As book bloggers, rating books is one of those things that we do. However, I’ve never really talked about what I’m thinking about when it comes time for me to rate a book. I find that interesting since I’m always curious to see how others rate books. So, here are some of the things I’m looking for when it’s rating time!
This is a biggie for me. Being the type of reader that I am, the characters in a story are extremely important to me. I love character driven stories and characters that seem real. I want to be able to picture them and connect in someway. If an author writes that way – major points. It’s no fun to read a book in which the characters seem like paper cut-outs.
2. The Story!
You’re probably reading that and going, duh! But let’s get specific. What is the story about? Is it par for the course of the genre? Is there something new, exciting, or inventive happening? When I’m reading a series I’m also looking at the overall story arc. What is the big and small picture – what is happening in the book I’m reading and how does it effect the series as a whole? When books follow the stereotypical route, I tend to dock points. When an author throws me for a loop… all the points.
3. Editing – Specifically, spelling errors.
Okay, so this is something I am a stickler for. And something I can seem like a bitch about when review time comes around. But here’s the thing… I notice spelling errors. I know that no one is perfect and spell check cannot catch every single typo. I can accept that. Hell, I can accept that there is likely a typo in this post somewhere and I know that I am comma happy. That being said, when there are multiple typos per page or chapter it’s just too much. When there are typos that spell check WILL catch… that seriously bothers me. I don’t want to be mean about it, but I notice and it pulls me out of the story. That’s not what I want to have happen as a reader.
4. The small details!
That might seem like a random point for rating a book. But here’s what I mean. Different genres of books have different things that set great books apart from the good or bad books. In dystopian, it can be the mention of one of the new realities that we take for granted now. For instance in The Electric Church by Jeff Somers, he talks about the healthcare and how for most people its non-existent. And when Avery Cates, the MC talks about his tooth pain, I could feel it. Something that simple sets it apart.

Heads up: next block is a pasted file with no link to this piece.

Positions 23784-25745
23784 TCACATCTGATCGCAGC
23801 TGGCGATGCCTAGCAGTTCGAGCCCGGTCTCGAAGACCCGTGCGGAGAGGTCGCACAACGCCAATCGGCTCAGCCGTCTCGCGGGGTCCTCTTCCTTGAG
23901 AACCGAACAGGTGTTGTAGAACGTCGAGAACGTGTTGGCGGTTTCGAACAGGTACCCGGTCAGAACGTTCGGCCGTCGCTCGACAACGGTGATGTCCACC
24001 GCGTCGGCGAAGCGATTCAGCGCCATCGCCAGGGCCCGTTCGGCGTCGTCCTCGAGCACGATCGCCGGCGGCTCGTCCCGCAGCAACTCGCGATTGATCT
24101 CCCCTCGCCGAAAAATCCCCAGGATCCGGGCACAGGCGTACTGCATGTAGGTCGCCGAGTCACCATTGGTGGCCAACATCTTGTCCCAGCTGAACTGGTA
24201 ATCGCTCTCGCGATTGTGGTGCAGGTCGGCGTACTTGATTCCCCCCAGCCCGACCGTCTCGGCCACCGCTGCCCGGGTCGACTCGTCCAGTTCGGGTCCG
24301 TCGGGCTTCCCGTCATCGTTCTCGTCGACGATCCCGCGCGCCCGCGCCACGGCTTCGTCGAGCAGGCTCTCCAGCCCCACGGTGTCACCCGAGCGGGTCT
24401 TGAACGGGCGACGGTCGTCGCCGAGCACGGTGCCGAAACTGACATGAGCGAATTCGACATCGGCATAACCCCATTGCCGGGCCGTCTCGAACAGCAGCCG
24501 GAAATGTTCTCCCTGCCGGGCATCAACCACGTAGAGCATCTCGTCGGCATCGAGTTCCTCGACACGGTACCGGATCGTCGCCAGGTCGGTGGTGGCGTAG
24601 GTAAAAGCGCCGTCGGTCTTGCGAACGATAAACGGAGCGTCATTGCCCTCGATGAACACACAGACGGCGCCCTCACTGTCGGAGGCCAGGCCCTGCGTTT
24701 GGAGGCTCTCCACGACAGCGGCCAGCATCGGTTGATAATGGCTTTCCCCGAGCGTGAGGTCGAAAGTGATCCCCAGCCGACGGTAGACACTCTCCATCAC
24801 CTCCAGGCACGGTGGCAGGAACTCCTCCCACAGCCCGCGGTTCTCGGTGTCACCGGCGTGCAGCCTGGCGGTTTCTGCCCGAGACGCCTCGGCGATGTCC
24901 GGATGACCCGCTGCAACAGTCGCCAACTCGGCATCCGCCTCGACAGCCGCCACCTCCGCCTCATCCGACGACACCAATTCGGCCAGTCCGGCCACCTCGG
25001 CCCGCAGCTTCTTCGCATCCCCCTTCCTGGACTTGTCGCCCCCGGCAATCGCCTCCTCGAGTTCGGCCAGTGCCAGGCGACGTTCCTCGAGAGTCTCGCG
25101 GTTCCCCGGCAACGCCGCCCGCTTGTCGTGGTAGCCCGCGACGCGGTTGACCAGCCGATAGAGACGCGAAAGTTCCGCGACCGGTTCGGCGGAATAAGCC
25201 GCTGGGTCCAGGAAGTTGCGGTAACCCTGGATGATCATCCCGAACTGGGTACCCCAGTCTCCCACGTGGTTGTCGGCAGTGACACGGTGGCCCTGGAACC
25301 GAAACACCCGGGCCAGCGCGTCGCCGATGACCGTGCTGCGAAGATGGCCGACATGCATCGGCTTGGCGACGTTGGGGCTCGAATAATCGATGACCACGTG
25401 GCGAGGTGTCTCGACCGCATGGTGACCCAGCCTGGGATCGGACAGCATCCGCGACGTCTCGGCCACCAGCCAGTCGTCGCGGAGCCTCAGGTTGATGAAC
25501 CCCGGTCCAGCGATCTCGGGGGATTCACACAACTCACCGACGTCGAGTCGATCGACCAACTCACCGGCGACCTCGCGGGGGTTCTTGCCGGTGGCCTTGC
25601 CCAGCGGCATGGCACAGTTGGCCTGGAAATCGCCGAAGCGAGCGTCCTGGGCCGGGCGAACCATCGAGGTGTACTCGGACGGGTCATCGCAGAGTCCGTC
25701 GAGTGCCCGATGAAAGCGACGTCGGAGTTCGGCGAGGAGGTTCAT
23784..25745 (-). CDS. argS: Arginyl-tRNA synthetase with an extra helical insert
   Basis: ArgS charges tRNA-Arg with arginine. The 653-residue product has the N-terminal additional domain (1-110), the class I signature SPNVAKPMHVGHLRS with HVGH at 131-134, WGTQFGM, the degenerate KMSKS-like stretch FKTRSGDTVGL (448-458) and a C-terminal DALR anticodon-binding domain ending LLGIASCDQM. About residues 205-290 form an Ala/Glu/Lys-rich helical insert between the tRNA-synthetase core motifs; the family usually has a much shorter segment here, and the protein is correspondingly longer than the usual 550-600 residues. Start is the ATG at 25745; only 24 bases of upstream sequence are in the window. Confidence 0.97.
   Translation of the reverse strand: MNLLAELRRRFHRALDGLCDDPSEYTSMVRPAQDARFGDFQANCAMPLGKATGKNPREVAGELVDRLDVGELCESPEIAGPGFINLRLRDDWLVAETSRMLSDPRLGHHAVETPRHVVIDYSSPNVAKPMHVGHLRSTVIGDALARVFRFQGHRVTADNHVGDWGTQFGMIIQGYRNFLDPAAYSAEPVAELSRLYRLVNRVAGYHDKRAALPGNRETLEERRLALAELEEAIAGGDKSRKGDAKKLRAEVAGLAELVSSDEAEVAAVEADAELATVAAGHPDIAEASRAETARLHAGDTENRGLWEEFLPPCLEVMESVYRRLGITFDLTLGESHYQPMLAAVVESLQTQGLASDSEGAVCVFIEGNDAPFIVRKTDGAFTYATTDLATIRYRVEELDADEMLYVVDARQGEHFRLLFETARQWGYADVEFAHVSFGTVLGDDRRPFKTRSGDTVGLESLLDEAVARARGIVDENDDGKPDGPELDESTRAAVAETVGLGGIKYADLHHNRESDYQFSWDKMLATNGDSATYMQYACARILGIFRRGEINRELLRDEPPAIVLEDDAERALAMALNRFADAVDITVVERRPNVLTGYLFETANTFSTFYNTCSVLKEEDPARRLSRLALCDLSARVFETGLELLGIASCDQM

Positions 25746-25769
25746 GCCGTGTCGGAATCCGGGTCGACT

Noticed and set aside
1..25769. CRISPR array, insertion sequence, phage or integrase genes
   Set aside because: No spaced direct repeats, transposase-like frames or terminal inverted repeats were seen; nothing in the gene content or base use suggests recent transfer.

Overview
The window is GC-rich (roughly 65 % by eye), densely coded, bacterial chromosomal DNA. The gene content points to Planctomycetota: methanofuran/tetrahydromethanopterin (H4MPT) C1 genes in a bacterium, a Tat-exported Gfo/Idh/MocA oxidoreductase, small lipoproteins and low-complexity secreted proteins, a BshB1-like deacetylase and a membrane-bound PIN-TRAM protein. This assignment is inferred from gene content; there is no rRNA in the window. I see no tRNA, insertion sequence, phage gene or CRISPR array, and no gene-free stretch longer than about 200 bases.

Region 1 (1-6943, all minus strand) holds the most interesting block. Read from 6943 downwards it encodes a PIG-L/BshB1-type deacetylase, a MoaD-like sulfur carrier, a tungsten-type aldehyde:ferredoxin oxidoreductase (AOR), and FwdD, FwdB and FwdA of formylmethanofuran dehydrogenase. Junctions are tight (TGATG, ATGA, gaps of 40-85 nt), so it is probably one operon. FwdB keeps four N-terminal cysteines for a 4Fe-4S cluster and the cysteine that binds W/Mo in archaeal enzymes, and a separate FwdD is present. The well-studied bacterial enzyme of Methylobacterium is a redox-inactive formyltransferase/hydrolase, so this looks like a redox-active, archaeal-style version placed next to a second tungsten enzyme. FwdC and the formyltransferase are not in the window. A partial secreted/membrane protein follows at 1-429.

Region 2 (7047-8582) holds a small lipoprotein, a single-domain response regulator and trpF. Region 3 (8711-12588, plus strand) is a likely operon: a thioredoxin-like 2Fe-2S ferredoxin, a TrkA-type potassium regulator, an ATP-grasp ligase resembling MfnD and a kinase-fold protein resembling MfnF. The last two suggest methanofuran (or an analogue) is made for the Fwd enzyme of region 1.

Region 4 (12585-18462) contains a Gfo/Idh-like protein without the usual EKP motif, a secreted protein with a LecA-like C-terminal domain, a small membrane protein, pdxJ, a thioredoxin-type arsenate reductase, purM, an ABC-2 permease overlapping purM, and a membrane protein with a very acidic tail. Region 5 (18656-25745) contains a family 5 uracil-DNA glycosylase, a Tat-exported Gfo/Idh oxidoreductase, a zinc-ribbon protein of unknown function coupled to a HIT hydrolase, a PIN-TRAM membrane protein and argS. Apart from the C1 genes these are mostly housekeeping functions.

Another example is in Tarnished by Rhiannon Held – an urban fantasy/paranormal series. Silver is injured and Dare, her mate tries to clean the blood off with his thumb and its not enough so he licks it clean. It might seem odd to us, but it’s adding that little detail to the book that makes the story come that much more alive for me. I look for those things that stand out in a book.
This is pretty straightforward (and probably super obvious), but if I enjoyed a book it will get a better rating. But! This also happens to be one of my quirks. If I’m reading a book that sucks me in, even if overall its really not the greatest book out there, I’ll still tend to rate it higher. What can I say, reading is a stress reliever for me. An author who can make me forget about paying my student loans for a couple of hours and indulge in another world – points.
Since I haven’t discussed it yet, this is how it all translates to star ratings.
5 stars: The book has everything, or just absolutely swept me away (aka, my quirk rating).
4 stars: This is probably my most popular rating. Books that I find simply enjoyable with great characters and a good storyline will tend to get 4 starts out of me.
3 stars: If the story is lacking something, or feels too much like other books of the genre but has interesting characters – or vice versa – I’ll give it 3 stars.
2 stars: Props for trying, but its just not working well. Also, not a great book, but I concede that it did something to get people interested in reading – there are always points for getting people to read.
1 star: Why did the universe let this happen? Boring or badly written books, books with no character development at all get this rating from me.
Those are a few of the things that I’m thinking about when I rate a book. Are any of these things you look for? What else do you rate books on? Please share!